This post covers my learnings from reading between the lines of too many forum threads, with regard to calibrating the LG CX OLED TV.
My equipment is a 55" LG CX, i1Display Pro colorimeter (Dell OEM 2000 nit edition), i1Pro (v1) spectrophotometer and Calman Home for LG. I have various calibrated monitors to compare to, and enough graphics programming and photography experience to know more-or-less what 'correct' looks like, as well as the many ways things can be subtly incorrect. Also got a couple of factory calibrated monitors and an iPhone SE 2020 (known good accuracy) for sanity checking against.
Firstly, a brain dump of what I have learned: (the actual calibration procedure follows)
- You need a spectrophotometer. Your results will be worse than stock with a colorimeter alone.
- With Calman, you don't need to touch the service menu, even to use a non-D65 whitepoint.
- Never, ever click DCC Reset in Calman.
- If you have clicked this, you must factory reset your TV or use another picture mode.
- Resetting a picture mode or performing a 'AV Reset' appears at first to work on the C9 and CX, but as soon as Calman touches that picture mode, the saved 1DLUT is restored. Only a full factory reset (via normal menu, not service menu) deletes it.
- In real content, I find a good test case for calibration artifacts on these TVs is the effect it has on bokeh. If your eye is drawn to blurred areas and they have a 'digital' quality to them, it ain't right. Look for things like banding and hard edges at the transition into black.
- Another good test case in real content is to watch an older TV show with dubious levels/gamma (my go-to is Fringe). A scene with naturally but dimly lit faces and solid black behind them is great. Your brain can identify what colours it expects in the gradient across the skin towards black, relative to the well-lit area of the face. A poor calibration will have horrible hard edges and/or transition to an unnatural dark red or grey.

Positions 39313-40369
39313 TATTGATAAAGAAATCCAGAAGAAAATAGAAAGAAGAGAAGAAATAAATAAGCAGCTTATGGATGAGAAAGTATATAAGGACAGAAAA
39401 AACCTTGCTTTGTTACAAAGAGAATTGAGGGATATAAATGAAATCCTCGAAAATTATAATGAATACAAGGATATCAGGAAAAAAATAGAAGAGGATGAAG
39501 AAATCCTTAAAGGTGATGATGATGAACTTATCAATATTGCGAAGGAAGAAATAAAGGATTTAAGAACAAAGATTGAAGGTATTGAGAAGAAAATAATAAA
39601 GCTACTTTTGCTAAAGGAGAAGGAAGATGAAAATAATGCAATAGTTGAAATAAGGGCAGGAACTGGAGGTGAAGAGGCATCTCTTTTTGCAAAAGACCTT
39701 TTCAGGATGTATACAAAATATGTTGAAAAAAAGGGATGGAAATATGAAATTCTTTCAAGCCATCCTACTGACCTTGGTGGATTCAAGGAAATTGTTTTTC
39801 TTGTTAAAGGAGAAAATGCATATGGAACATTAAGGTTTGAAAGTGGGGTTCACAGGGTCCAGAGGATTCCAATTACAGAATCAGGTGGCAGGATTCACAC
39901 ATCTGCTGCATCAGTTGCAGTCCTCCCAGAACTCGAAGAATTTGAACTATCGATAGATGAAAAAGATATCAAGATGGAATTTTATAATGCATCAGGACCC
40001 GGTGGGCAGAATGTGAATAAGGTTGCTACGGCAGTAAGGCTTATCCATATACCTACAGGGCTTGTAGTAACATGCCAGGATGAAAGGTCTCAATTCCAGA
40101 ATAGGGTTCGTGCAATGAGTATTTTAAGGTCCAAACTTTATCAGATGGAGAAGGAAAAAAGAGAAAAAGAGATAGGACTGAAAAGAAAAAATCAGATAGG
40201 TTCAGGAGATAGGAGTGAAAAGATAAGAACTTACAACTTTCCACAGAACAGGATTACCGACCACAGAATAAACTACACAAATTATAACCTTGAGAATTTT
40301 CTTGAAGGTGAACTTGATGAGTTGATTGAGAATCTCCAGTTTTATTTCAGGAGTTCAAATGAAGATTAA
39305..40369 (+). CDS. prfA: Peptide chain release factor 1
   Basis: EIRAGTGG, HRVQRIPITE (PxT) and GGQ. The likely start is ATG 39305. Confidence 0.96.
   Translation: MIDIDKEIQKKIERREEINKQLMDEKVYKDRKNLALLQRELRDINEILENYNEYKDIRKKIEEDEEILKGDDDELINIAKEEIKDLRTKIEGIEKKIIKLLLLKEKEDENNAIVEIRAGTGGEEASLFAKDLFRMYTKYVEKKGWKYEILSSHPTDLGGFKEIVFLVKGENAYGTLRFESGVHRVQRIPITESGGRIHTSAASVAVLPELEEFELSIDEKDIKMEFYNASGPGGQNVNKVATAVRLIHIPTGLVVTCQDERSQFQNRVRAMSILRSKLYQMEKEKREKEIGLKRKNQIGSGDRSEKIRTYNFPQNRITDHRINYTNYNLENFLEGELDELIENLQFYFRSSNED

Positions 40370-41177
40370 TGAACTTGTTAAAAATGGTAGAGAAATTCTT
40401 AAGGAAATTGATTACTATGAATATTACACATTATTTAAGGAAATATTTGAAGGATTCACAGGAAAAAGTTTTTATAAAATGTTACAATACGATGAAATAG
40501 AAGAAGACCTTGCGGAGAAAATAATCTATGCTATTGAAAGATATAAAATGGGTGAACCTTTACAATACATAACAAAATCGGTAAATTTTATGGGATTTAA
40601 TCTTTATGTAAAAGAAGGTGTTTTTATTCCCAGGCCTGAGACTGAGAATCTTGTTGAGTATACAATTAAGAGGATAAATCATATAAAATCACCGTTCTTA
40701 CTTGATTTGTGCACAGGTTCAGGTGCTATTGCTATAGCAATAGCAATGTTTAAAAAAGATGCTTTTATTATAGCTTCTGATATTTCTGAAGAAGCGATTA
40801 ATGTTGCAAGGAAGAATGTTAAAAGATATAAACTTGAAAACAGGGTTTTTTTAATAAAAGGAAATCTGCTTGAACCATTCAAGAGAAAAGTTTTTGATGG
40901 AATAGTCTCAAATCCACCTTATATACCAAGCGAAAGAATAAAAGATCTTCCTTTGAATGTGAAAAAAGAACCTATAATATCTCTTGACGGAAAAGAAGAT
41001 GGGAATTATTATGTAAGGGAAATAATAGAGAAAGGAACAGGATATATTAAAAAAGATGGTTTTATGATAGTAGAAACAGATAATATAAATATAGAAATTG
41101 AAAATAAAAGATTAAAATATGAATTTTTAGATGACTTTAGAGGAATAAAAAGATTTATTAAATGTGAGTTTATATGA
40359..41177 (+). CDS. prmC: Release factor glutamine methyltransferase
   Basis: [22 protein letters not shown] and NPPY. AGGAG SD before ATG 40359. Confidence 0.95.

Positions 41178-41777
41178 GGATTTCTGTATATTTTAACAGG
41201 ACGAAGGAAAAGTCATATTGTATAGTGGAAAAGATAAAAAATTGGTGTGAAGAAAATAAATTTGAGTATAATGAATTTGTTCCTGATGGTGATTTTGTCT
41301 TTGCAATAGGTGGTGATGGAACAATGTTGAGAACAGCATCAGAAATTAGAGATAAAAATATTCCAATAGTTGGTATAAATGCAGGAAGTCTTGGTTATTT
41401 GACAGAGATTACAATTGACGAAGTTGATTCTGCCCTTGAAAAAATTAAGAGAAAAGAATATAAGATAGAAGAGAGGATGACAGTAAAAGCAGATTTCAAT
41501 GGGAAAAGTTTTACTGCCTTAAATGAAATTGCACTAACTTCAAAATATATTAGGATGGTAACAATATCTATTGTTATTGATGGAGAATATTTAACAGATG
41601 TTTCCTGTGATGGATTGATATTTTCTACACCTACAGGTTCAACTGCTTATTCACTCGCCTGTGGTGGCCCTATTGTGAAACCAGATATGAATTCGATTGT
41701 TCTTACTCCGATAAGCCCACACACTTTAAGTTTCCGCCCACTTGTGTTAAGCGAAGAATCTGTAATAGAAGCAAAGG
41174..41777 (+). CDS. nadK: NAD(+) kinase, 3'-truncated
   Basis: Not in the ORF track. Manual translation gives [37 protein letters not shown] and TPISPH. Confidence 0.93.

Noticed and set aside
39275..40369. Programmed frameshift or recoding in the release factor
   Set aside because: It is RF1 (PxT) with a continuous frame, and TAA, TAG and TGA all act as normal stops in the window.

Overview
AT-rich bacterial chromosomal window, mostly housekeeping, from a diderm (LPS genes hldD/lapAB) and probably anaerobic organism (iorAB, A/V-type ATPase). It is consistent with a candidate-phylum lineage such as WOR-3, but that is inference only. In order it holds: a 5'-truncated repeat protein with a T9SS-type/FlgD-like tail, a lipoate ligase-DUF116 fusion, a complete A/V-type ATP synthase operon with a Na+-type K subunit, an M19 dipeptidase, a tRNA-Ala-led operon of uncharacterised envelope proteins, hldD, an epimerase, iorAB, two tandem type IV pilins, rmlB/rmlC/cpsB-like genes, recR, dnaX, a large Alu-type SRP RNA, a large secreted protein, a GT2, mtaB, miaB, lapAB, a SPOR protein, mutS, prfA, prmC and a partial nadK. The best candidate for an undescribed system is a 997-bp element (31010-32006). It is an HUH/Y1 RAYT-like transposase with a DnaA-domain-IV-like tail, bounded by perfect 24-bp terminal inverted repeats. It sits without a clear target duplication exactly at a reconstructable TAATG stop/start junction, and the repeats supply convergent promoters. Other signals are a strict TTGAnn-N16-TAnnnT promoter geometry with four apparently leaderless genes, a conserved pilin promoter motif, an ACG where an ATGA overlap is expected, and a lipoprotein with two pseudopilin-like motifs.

- For a contrived and reproducible test of calibration artifacts, the best option I could find was plugging in a PC and opening Photoshop, then drawing a radial gradient between 100% and 75% saturation of various colours at the center to black at the outside.
- Naïve Calman AutoCal looked comically bad compared to every LCD monitor I have ever used! Way worse than stock.
- A radial gradient like this should have a 3D look, and any banding artifacts will remove this effect.
- A calibration following these guidelines got it looking 90-99% as good as a high-end IPS panel, depending on colour. OLED will never be perfect in this area.
- For SDR, I can't tell any difference between the input lag of PC mode (setting an input's icon to PC) and Game mode (with/without PC mode), so you don't need to bother calibrating Game mode for SDR - just use an ISF mode in PC mode. For HDR, you must calibrate HDR game mode as well as a non-game HDR mode.
- I found I had to use Warm1 as a basis for calibrating HDR Game mode, as opposed to Warm2. It is the hardest mode by far to calibrate.
- Be aware how easy it is to accidentally execute an AV Reset and lose your calibrations. The combo is 3x Mute, then 'OK' or Red button. There is no confirmation dialog. Be careful with the Mute button.
- LightSpace/ColourSpace might be a better purchase than Calman, but they are too expensive to justify buying both of, so I'll leave that for someone else to find out.
- Lightning LUT seems to be the best option for calibrating SDR.
- Fixed Grid does not cover any dark shades, so leaves you with nasty transitions into black - e.g. on my panel, very dark red is literally green using Fixed Grid (or without calibration), but Lightning LUT corrects it perfectly.
- IR profile produced such a broken result for me that I am suspecting user error.